Figure Bl.5.7 displays results of a measurement of the rotational anisotropy for an oxidized Si(l 11) surface [65]. For the case shown in the top panel, the results confonn to the predictions of equation Bl.5.42 (with/ Figure Bl.5.7 displays results of a measurement of the rotational anisotropy for an oxidized Si(l 11) surface [65]. For the case shown in the top panel, the results confonn to the predictions of equation Bl.5.42 (with/
Campion A and Kambhampati P 1998 Surface-enhanced Raman scattering Chem. See. Rev. 27 241-50  [c.1300]

In all of these stmctures the atomic positions are fixed by the space group syimnetry and it is only necessary to detennine which of a small set of choices of positions best fits the data. According to the theory of space groups, all stmctures composed of identical unit cells repeated hi three dimensions must confomi to one of 230 groups tliat are fomied by coinbinmg one of 14 distinct Bmvais lattices with other syimnetry operations.  [c.1372]

Surface reconstructions have been observed by STM in many systems, and the teclmique has, indeed, been used to confmn the missing row structure in the 1 x 2 reconstruction of Au(l 10) [28]. As the temperature was increased within 10 K of the transition to the disordered 1 1 phase (700 K), a drastic reduction in domain size to -20-40 A (i.e. less than the coherence width of LEED) was observed. In this way, the STM has been used to help explain and extend many observations previously made by diffraction methods.  [c.1682]

Kambhampati P, Child C M, Foster M C and Campion A 1998 On the ohemioal meohanism of surfaoe enhanoed Raman soattering experiment and theory J. Chem. Rhys. 108 5013-26  [c.1797]

Since silicon is tire most important semiconductor material, clusters of silicon have been most extensively studied, botli tlieoretically and experimentally. The electronic stmcture [101, 102, 103 and 104], geometrical stmcture [105, 106, 107, 108, 109 and 110] and chemical reactivity [111] of silicon clusters have been investigated. The stmctures of small silicon clusters assume tlrree-dimensional stmctures different from botli tliat of tire bulk crystal and tliat of its group IV neighbour, carbon. Ion mobility experiments have been very effective in providing experimental stmctural infonnation for silicon clusters, and confinn tliat many stmctural isomers exist for silicon clusters because of tlieir strong covalent bonding and relatively open stmctures [106, 110]. Ion mobility results show tliat silicon clusters up to 27 atoms follow a prolate growtli sequence, resulting in geometries witli an aspect ratio of 3 [106]. Larger clusters appear to assume more spherical geometries. The stmctures of medium-sized silicon clusters witli 12-26 atoms have been studied recently by tlieoretical calculations using density functional tlieory in combination witli ion mobility experiments [110]. Figure Cl. 1.6 shows tlie calculated stmctures of silicon clusters containing 12-20 atoms. The clusters witli less tlian 18 atoms can be visualized as stacked Sig tricapped trigonal prisms, whereas global minima of Si g and Si,g assume more spherical stmctures.  [c.2396]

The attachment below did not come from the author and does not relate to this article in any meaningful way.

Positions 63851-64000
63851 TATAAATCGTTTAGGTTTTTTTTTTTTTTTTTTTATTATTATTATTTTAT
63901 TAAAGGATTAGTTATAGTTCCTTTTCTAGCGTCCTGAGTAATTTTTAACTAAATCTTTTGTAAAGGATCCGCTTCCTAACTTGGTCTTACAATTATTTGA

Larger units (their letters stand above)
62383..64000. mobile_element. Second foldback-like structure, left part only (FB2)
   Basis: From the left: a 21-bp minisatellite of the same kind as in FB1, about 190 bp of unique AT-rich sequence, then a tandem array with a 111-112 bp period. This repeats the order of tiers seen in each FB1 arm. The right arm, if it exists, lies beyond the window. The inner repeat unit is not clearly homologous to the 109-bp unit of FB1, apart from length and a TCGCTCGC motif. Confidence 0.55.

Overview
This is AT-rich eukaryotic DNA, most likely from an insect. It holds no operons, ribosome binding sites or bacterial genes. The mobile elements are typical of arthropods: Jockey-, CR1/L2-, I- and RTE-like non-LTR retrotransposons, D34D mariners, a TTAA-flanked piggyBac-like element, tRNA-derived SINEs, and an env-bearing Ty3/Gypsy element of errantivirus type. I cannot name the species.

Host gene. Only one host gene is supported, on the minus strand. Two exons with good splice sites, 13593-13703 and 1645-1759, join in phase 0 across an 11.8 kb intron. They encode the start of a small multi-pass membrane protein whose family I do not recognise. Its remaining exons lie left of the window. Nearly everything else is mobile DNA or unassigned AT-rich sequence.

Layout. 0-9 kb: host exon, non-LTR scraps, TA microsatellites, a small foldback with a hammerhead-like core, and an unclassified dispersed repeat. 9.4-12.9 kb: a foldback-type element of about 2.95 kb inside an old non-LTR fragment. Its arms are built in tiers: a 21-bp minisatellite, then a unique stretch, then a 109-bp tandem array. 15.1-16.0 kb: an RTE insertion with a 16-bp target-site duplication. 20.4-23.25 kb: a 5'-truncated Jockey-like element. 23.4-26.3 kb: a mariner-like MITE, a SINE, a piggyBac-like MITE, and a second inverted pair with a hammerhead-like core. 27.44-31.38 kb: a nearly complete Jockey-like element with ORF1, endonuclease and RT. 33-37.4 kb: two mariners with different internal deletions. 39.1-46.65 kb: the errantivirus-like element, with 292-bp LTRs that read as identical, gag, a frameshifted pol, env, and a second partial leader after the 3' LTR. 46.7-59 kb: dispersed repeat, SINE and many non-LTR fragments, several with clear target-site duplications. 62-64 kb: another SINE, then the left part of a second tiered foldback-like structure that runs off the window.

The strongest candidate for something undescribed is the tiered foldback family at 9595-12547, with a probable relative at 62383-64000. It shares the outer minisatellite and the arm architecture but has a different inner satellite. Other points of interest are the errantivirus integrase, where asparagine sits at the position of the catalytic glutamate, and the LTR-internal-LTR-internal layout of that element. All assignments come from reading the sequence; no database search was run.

Monte Carlo simulations generate a large number of confonnations of tire microscopic model under study that confonn to tire probability distribution dictated by macroscopic constrains imposed on tire systems. For example, a Monte Carlo simulation of a melt at a given temperature T produces an ensemble of confonnations in which confonnation with energy E. occurs witli a probability proportional to exp (- Ej / kT). An advantage of tire Monte Carlo metliod is tliat, by judicious choice of tire elementary moves, one can circumvent tire limitations of molecular dynamics techniques and effect rapid equilibration of multiple chain systems [65]. Flowever, Monte Carlo  [c.2537]

The appropriate quantum mechanical operator fomi of the phase has been the subject of numerous efforts. At present, one can only speak of the best approximate operator, and this also is the subject of debate. A personal historical account by Nieto of various operator definitions for the phase (and of its probability distribution) is in [27] and in companion articles, for example, [130-132] and others, that have appeared in Volume 48 of Physica Scripta T (1993), which is devoted to this subject. (For an introduction to the unitarity requirements placed on a phase operator, one can refer to [133]). In 1927, Dirac proposed a quantum mechanical operator tf), defined in terms of the creation and destruction operators [134], but London [135] showed that this is not Hermitean. (A further source is [136].) Another candidate, e is not unitary.  [c.103]

We begin by considering a three-atom system, the allyl radical. A two anchor loop applies in this case as illush ated in Figure 12 The phase change takes place at the allyl anchor, and the phase-inverting coordinate is the asymmetric stretch C3 mode of the allyl radical. Quantum chemical calculations confiiin this qualitative view [24,56]. In this particular case only one photochemical product is expected.  [c.349]

The combination is in this case an out-of-phase one (Section I). This biradical was calculated to be at an energy of 39.6 kcal/mol above CHDN (Table ni), and to lie in a real local minimum on the So potential energy surface. A normal mode analysis showed that all frequencies were real. (Compare with the prebenzvalene intermediate, discussed above. The computational finding that these species are bound moieties is difficult to confimi experimentally, as they are highly reactive.)  [c.379]

Th is discussion focuses on th e individual compon en ts of a typical molecular mechanics force field. It illustrates the mathematical functions used, wdi y those functions are chosen, and the circiim -Stan ces u n der wh ich the fun ction s become poor approxirn atiori s. Part 2 of th is book, Theory and Melhadx, includes details on the implementation of the MM+,. AM BHR, RlO-g and OPl.S force fields in HyperChem.  [c.22]

The relative sizes ofthe poten tial barriers in dicate that the AF force con Stan t is larger th an the V con stan t. fh e ph ase sh ift is 180 degrees for th e Fourier compoiien t with a two-fold barrier. Minima occur at 180, 0, and I 80 degrees and maxima at 90 and 90  [c.25]


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Turboexpanders and Process Applications (0) -- [ c.359 ]